"Your aunt has lower gastrointestinal bleeding. Do you want us to send her to the hospital?"
The call from the nursing home came shortly after supper. My 97-year-old aunt's chart identified me as having power of attorney over her affairs. I had also signed the advance directive, a form that indicates different levels of care, such as under what conditions a person should be sent to the hospital or remain in a nursing home.
The staff needed to confirm that my request not to send her to hospital was still in effect. As her power of attorney, the final decision was mine.
"I'll call you right back," I said. No way could I decide without first thinking about it.
There was no doubt in my mind that my aunt needed serious medical attention and should be in a hospital. Yet, I was hesitant. The previous year, during a hospital stay after she had fainted, the only care she received was an IV and bed rest for a week. That was it. During that time, she managed to rip out her IV, fell out of bed, bruised her arm and returned to the nursing home in worse shape than when she went into the hospital. But this time, they might be able to help her. Should I send her or not?
Having power of attorney is not a glory job. It is a responsibility. In 1999, when at the age of 90 my aunt first asked me to be her power of attorney, transferring this responsibility from her aging brother to me, I felt honoured that she thought so highly of me. I gave no thought to her future needs.
A delightful woman, she had never married. Her extended family loved her and she was one of my favourite people. She lived in her own apartment and was healthy and full of life, taking the bus to her bridge club and daily walks to the market for groceries.
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Accepting her request was easy. I took pleasure informing relatives of her decision. Secretly I felt that she loved me best. Would I have done so if I had known about the turn her life would take? Suddenly I had to deal with moves from her apartment into a retirement home and eventually, a nursing home. I was responsible for getting her to all her doctors' appointments, dealing with her financial situation, paying her bills, doing her taxes and cancelling subscriptions and services. Any problems, either existing or foreseen by the family, were left to me to solve. I had responsibility for every aspect of her life.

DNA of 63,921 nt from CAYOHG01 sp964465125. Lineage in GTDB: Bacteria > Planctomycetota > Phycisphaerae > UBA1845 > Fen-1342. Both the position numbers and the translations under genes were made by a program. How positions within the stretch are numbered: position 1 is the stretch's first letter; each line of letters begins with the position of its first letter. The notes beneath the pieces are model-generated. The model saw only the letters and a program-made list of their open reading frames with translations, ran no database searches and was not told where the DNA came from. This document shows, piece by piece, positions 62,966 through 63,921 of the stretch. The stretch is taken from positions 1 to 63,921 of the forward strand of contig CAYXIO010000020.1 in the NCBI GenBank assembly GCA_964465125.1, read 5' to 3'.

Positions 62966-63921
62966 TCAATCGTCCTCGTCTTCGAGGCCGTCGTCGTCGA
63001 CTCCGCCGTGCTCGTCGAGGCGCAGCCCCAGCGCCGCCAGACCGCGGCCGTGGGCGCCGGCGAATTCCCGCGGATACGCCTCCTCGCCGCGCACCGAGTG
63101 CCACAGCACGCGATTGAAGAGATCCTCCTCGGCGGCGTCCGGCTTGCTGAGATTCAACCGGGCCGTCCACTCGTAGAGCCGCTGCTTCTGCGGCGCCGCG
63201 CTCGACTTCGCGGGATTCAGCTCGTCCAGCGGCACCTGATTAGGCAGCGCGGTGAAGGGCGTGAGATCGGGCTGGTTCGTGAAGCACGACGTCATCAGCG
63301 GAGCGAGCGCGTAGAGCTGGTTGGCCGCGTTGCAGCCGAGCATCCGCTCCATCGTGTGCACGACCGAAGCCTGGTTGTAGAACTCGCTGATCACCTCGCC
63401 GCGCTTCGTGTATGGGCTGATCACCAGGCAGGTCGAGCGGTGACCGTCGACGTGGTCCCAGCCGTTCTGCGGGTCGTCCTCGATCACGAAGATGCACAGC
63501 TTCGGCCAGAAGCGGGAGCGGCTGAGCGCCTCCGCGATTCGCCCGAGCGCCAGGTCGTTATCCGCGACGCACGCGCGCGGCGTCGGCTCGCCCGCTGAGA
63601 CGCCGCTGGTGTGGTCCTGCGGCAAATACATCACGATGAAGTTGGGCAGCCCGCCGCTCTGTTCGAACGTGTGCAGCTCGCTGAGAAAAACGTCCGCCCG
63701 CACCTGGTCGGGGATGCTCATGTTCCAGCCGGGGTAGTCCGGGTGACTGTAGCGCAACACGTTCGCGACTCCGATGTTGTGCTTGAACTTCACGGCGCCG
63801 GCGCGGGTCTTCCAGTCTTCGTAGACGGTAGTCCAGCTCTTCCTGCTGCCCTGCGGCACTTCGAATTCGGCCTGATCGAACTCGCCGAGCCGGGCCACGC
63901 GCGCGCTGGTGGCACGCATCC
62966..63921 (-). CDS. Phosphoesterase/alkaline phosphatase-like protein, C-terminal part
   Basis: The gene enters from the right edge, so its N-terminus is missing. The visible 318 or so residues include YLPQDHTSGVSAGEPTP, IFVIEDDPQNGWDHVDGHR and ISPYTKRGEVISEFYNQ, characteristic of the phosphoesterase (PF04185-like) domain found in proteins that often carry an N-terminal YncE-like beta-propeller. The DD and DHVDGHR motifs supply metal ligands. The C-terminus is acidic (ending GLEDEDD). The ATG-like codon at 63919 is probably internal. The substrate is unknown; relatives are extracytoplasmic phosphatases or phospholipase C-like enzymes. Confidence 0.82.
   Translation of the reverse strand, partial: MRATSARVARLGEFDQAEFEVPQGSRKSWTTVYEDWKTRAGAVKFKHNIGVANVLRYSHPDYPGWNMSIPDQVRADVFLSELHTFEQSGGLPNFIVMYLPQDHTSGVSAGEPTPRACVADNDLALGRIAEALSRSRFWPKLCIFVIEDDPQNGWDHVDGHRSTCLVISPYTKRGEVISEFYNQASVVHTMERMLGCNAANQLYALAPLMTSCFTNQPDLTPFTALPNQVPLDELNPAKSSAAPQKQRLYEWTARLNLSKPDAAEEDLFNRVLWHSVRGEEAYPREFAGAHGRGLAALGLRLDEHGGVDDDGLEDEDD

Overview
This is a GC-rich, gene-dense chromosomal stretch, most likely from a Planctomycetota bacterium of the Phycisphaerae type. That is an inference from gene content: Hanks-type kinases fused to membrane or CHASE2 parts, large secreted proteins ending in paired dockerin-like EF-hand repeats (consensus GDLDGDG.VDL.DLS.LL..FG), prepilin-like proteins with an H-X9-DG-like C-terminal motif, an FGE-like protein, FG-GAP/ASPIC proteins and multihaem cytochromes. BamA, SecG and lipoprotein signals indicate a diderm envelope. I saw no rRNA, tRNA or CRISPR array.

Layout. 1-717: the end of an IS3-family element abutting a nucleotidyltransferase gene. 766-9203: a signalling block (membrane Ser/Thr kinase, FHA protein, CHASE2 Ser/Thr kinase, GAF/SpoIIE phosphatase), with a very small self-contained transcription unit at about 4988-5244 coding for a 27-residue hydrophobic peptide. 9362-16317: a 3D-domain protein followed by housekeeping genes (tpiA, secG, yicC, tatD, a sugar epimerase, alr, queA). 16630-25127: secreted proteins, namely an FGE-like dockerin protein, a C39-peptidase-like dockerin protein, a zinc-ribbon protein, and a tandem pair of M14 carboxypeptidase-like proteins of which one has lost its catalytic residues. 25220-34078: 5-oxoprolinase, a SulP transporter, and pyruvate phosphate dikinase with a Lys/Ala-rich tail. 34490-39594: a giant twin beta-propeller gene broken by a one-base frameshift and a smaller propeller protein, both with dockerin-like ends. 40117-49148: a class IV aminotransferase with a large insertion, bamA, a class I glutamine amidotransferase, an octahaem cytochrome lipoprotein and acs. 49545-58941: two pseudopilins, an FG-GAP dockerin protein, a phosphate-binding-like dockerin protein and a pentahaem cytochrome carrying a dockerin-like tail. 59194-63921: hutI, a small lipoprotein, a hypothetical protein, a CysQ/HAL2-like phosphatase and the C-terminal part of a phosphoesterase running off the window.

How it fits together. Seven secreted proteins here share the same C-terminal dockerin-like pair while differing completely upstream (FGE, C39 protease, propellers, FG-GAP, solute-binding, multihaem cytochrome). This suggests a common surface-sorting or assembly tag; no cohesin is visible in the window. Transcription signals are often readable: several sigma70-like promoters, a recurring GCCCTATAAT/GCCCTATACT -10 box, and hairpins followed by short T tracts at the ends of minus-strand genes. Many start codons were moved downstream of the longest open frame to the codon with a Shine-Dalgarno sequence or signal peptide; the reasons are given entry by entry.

At the beginning, sharing her new adventures was fun for both of us. Unfortunately, macular degeneration, cataract and cornea problems led to the complete loss of her eyesight and ability to enjoy her passions - playing bridge and reading. Her hearing was already diminished. In 2005, I had no option but to move her into a nursing home.
Living in a healthy body with a mind that had lost interest in the world around her left her with no quality of life whatsoever. Dementia appeared full force.
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During my weekly visit she would say, "If you are a religious person could you please pray that I die." It became a familiar refrain as she repeated her request over and over, making her wish no secret to the nursing home staff and everyone who visited.
It was now up to me to make a decision. Would a hospital stay change her condition? What would the people at the long-term care facility think of me if I refused to have her sent to the hospital? If I didn't get her the best care possible would family members accuse me of reneging on my responsibility and accuse me of speeding up her death? Would I be able to live with my decision? Was I writing her death sentence?
After debating the issue with my husband, we decided to send her to the hospital. But during the few steps it took to go from the living room to the telephone in the kitchen to call the nursing home, I heard in my heart my aunt's pleading: "Pray for me to die." I knew if the decision were hers to make she would refuse to go to the hospital. I called the nursing home and told staff not to send her.
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The following day, as her family gathered around her bed, staff came often to check on her and give us support. Within 24 hours of their call, on April 13, 2007, my beloved aunt died painlessly, quietly and with dignity.
It pleased me that instead of being in a hospital she died in familiar surroundings with caring staff who knew her habits and how to make her as comfortable as possible.
I still feel honoured that she chose me for the duties of power of attorney. I hate to admit that at times I resented this responsibility. Yet knowing what I know now, I would do it over again. Being her power of attorney was a privilege. But if I am ever asked to take on those duties for someone else, knowing the stress and responsibility it entails, I will think twice.
I know my aunt was grateful I followed her wishes, and I don't feel guilty that I didn't send her to the hospital. I take comfort in the knowledge that by keeping my aunt in a place where she felt most secure, I granted, with respect and love, her wish to die.
It was my last act as her power of attorney.
Louise Szabo lives in Nepean, Ont.
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